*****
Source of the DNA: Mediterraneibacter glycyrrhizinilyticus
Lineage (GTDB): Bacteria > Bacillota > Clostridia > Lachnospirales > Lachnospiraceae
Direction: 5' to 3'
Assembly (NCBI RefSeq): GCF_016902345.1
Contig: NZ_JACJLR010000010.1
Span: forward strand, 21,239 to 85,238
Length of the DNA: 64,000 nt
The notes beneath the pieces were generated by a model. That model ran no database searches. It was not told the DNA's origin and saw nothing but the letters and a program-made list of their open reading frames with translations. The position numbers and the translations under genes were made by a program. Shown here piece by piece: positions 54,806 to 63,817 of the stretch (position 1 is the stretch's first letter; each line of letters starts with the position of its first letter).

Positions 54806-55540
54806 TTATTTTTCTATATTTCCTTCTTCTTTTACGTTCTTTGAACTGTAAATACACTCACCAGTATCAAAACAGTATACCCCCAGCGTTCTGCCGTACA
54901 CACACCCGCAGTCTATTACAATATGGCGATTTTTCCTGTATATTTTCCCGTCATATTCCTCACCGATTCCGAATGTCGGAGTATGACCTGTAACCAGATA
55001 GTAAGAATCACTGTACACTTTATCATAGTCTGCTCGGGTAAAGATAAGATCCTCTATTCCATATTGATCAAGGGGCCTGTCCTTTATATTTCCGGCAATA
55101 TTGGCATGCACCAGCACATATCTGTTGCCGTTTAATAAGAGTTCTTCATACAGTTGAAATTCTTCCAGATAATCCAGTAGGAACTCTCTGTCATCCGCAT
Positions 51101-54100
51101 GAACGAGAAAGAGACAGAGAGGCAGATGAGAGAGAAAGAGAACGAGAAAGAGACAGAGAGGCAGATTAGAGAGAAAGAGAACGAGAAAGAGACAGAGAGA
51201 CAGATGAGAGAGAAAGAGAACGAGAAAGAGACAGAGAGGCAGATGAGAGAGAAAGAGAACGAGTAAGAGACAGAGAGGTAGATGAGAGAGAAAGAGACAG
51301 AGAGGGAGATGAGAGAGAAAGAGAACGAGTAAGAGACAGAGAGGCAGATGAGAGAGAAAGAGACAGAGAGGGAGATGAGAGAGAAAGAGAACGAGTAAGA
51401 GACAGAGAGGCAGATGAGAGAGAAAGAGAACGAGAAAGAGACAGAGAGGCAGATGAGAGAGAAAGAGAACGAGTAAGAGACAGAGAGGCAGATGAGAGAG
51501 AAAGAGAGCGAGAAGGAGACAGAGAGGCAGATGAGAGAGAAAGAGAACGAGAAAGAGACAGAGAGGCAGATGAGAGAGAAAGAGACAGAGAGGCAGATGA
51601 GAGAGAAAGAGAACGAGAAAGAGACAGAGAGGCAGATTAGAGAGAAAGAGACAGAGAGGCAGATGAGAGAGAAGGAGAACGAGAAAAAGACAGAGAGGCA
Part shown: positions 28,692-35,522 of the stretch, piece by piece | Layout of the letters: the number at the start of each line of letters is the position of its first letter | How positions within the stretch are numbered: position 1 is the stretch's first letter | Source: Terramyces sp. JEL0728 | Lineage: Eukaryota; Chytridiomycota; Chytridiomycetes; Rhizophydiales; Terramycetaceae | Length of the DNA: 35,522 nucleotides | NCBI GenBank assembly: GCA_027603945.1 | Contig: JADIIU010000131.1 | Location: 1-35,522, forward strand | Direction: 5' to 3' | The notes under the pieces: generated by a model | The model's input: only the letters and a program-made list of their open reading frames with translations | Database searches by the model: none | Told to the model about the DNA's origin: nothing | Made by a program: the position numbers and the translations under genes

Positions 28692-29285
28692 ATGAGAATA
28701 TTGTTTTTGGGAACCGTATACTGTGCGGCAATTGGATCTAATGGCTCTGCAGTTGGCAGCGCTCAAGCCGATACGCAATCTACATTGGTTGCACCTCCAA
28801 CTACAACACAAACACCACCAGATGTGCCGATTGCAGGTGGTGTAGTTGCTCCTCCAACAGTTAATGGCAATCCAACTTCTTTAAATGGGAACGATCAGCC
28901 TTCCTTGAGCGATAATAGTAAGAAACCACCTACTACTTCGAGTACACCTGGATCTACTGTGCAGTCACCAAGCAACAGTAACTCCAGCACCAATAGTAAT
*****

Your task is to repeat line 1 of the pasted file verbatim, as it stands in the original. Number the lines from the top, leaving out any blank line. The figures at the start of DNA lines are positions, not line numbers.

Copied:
Source of the DNA: Mediterraneibacter glycyrrhizinilyticus